By Edward W. Bailey,
Section 7 of the National Labor Relations Act (“NLRA”) guarantees employees the right to organize and collectively bargain through representatives and applies to a wide range of employer conduct including the contents of employee handbooks. Until recently, the National Labor Relations Board’s (“NLRB”) standard for determining whether employee handbooks violated the NLRA was relatively employee friendly and found handbook policies to be unlawful if they could merely be “reasonably construe[d]” as prohibiting activity protected by the NLRA.
However, in 2017, the NLRB’s decision in The Boeing Co., 365 NLRB No. 154 (Dec. 14, 2017) created a new standard under which an employee handbook policy will be deemed unlawful only if “the nature and extent of the potential impact on NLRA rights” outweighs the “legitimate justifications associated with the rule.”
Despite the new standard, some Administrative Law Judges (“ALJ”) have continued to find even seemingly innocuous handbook policies to infringe on employees’ rights under the NLRA. For example, a recent ALJ decision went so far as to find an employer’s handbook unlawful for including a policy that simply prohibited employees from using the employer’s email system for personal use. See Argos USA LLC d/b/a Argos Ready Mix, LLC, 369 NLRB No. 26 (Feb. 5, 2020). However, to the relief of employers across the nation, the NLRB made it clear that, pursuant to Boeing, the ALJ in Argos went too far. Thus, the NLRB overturned the ALJ’s decision on the ground that the employer was a “typical workplace” and did not prevent its employees from communicating verbally or prohibit the physical distribution of literature concerning their rights protected by the NLRA.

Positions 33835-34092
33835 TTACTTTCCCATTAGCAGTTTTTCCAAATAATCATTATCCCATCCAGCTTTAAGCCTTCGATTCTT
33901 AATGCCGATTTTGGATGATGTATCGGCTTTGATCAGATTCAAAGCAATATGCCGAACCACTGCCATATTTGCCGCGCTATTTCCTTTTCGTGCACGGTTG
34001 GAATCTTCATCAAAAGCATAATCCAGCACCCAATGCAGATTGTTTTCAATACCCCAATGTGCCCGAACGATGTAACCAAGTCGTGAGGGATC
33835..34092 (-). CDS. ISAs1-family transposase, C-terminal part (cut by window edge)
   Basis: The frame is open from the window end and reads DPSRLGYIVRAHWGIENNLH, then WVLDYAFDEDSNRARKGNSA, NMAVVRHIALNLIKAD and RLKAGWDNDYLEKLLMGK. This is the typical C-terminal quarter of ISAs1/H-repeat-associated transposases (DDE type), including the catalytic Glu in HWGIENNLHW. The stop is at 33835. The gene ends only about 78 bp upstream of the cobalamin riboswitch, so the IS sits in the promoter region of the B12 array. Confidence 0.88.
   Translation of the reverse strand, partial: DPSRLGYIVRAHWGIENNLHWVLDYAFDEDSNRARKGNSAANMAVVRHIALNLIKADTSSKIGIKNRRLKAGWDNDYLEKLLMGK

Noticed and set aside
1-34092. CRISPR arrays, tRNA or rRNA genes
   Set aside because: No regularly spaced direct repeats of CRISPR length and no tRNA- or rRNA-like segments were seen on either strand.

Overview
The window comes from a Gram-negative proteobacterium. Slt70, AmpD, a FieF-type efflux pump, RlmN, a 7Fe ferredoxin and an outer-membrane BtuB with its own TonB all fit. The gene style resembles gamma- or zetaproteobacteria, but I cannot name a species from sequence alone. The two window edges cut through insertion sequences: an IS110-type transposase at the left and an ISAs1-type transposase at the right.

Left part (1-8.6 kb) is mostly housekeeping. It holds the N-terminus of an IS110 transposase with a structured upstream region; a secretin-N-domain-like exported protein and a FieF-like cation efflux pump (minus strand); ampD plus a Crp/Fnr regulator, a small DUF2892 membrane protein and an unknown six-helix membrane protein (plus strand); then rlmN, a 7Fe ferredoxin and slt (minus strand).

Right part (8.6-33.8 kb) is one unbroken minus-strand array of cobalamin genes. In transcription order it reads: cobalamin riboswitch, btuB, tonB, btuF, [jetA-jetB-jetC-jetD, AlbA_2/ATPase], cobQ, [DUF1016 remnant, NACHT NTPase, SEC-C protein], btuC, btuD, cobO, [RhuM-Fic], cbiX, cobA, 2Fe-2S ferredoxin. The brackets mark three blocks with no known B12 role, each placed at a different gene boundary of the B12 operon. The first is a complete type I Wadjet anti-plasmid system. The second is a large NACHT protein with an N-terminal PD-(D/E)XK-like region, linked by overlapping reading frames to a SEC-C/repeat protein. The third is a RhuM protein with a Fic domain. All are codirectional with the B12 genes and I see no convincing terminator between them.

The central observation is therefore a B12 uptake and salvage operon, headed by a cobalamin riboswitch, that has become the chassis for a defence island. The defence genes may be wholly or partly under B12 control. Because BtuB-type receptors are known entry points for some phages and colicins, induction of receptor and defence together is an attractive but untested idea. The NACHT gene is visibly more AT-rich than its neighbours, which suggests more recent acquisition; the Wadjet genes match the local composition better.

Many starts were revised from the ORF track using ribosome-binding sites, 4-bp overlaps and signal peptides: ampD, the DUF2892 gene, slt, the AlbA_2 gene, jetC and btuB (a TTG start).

The NLRB also applied Boeing to overturn the ALJ in two other respects:
- The Handbook’s Confidentiality Agreement
Applying Boeing, the ALJ determined that employees would reasonably interpret the Confidentiality Agreement to cover the employees’ own wages and personal information. Alternatively, in overturning the ALJ’s decision, the NLRB found it dispositive that the agreement “clearly appl[ied]” only to the employer’s own proprietary business information. In making this determination, the NLRB focused on language in the agreement that stated that employees may not disclose “confidential company information.” Moreover, the NLRB found that nothing in the confidentiality agreement suggested it applied to employees’ wages, contact information, or other terms and conditions of employment protected by the NLRA.
- The Handbook’s Cell Phone Policy
The ALJ had also found the employer’s cell phone policy, which prohibited its drivers from possessing cell phones while operating the employer’s commercial vehicles, to violate the NLRA because it could “potentially” interfere with their rights protected by the NLRA. Alternatively, in upholding the employer’s policy, the NLRB looked primarily to the policy’s legitimate purpose to protect its drivers and the general public. Moreover, as with the employer’s electronic communications policy, the policy was limited in scope and did not prevent employees from utilizing other modes of communication to discuss their NLRA protected rights.
In sum, this recent decision from the NLRB brings much needed reassurance to employers that they will not be penalized for drafting reasonable workplace policies that are narrowly directed towards furthering their legitimate business interests such as employee safety, efficient utilization of company resources, and protection of confidential information.
About the Author:
Ed Bailey is an associate attorney whose practice focuses on government contracts law, employment law, and litigation. Ed recently graduated cum laude from George Mason University’s Antonin Scalia Law School where he was a member of the Law Review.